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The Georgia Historical Commission was an organization created by the American state of Georgia for purposes of historic preservation. The Georgia legislature created the commission in February 1951 to promote and increase knowledge and understanding of the history of Georgia. Its work was accomplished during a relatively brief existence, including the erection of hundreds of historical markers. Their historical markers are still standing and surviving today. The impetus for the creation of the commission came from several sources. Local historical societies were launching restoration projects of statewide importance.

"Georgia Historical Commission" stamped on one of old Georgia Historical markers.

These projects often needed for not only financial and technical help but for a way to coordinate plans with other state projects. Three Atlanta, Georgia civic leaders lobbied for a state historical commission: Henry A. Alexander, an attorney who was appointed chairman of the first board of commissioners; Joseph Jacobs, a pharmacist; and Frank Boland, a physician who wanted a memorial for Crawford W. Long, a Georgian who was the first person to use ether as an anesthetic.

Secretary of State Ben Fortson thought the project should be placed with his department that already handled Georgia archives. Governor Herman Talmadge, after years of stormy political battles, was eager to support an initiative with wide appeal.

The commission began its life inauspiciously: because the act that created it forbade state funding, it had no budget. In 1952, however, this roadblock was lifted, and the Georgia Historical Commission emerged as a significant state agency. C. E. Gregory, a retired political editor of the Atlanta Journal, had been influential in the campaign to establish the commission and became its first executive secretary. He was succeeded in 1960 by his daughter, Mary Gregory Jewett, who had been the commission's staff historian. Eventually the commission had a staff of 15 and 9 board members headed for 15 years by Joseph B. Cumming. Such specialists as the architectural historian William R. Mitchell Jr. and the archaeologist Lewis H. Larson Jr. who was involved in a New Echota project advised the board over the years.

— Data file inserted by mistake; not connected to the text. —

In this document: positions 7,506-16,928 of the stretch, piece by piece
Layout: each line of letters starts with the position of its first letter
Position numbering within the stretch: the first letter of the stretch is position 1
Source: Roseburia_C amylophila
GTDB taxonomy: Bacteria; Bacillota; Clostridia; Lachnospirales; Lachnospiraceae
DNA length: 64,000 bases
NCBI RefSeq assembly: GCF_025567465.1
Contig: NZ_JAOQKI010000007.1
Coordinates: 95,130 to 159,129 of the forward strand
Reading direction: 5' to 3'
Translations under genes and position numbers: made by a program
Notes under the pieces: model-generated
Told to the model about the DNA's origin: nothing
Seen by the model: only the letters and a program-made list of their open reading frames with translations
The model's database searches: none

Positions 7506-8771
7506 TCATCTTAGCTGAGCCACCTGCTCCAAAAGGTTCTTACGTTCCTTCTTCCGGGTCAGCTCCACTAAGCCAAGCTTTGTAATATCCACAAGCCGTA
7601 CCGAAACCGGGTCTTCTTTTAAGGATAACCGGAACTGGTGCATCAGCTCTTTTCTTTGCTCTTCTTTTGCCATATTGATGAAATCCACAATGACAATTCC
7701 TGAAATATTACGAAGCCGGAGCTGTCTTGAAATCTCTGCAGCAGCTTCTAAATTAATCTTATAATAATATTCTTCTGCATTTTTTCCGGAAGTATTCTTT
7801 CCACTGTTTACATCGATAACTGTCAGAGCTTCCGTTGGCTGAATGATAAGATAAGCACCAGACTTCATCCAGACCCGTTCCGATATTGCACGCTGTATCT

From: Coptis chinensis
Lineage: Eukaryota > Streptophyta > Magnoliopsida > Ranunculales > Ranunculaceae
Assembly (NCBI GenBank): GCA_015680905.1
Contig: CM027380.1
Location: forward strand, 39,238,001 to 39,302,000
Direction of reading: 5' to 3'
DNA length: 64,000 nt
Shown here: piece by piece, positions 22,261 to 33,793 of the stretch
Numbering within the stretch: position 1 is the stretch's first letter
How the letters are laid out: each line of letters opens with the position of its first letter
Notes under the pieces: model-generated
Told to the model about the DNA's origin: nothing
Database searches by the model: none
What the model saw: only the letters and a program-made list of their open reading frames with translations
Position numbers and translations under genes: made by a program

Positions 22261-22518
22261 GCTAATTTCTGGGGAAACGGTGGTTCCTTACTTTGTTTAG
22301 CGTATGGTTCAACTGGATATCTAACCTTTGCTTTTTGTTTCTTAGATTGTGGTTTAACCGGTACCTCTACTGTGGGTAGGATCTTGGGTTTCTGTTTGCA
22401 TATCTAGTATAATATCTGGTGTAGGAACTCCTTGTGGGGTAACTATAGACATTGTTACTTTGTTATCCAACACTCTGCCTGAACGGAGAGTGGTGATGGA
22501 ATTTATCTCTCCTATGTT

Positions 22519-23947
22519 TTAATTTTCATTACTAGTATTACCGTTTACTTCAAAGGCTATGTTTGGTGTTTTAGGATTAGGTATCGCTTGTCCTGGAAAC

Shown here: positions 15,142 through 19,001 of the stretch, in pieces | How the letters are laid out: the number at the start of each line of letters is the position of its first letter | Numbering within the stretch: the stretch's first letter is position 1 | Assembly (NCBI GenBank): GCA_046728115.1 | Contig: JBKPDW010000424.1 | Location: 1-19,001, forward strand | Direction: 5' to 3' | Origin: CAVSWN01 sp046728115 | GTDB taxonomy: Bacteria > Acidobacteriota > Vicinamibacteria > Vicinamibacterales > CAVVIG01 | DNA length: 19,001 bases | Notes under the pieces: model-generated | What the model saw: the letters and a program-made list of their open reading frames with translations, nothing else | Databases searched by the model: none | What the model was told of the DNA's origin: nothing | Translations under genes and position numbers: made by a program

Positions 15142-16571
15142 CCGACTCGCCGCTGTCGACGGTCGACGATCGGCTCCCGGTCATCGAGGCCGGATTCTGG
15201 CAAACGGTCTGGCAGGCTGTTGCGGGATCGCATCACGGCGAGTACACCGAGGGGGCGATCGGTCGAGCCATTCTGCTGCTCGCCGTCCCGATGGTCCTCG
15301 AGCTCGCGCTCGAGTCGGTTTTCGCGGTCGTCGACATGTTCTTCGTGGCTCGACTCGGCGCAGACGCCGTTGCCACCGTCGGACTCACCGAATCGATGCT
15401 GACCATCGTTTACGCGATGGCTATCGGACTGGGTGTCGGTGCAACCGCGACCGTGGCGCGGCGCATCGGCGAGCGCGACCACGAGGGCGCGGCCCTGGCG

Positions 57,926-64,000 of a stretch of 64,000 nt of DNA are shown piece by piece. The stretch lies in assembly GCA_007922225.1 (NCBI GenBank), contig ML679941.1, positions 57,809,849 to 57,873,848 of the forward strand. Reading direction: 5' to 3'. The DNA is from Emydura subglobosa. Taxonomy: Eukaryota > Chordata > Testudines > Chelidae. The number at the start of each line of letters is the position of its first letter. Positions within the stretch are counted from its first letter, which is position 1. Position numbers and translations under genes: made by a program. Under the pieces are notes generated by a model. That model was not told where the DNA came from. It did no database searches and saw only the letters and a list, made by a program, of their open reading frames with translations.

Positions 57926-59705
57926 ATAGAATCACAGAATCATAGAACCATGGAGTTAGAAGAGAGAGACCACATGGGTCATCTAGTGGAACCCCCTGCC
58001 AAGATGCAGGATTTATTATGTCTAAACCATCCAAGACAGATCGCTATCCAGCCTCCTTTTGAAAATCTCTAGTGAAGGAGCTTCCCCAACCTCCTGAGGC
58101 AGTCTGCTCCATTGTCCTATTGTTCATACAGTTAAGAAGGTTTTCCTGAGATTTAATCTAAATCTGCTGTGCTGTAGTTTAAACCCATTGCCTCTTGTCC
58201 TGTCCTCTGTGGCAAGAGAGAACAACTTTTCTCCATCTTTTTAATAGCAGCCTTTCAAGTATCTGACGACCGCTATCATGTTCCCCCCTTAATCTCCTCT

Georgia's symbol on one of old Georgia Historical markers showed that Georgia Historical Commission was under state of Georgia until 1973.

The commission also gained national recognition as a pioneer in state historic preservation. The most impressive of its major achievements was the acquiring, restoring, excavating, and developing of 20 historic sites, 15 of them staffed and 7 with museums including New Echota and Chief Vann House. The commission's other major work was erecting some 1,800 historical markers. In 1962 the approaching American Civil War centennial inspired the commission to set 750 Civil War markers in place before the observance in 1965. After 1966 the commission served as the state's review board for the National Register of Historic Places.

In 1973, Governor Jimmy Carter's governmental reorganization dissolved the 22 years old commission. The successful agency's dissolution has caused controversy and bitterness on the works but much of commission's work has remained as the Department of Natural Resources took over the commission's functions and maintains most of the sites and museums, and the Georgia Historical Society took over the marker program. The responsibility of maintaining several sites now belongs to local groups.


  • Jann Haynes Gilmore, Georgia's Historic Preservation Beginning: The Georgia Historical Commission (1951-1973). Published by Georgia Historical Quarterly 63 (spring 1979).

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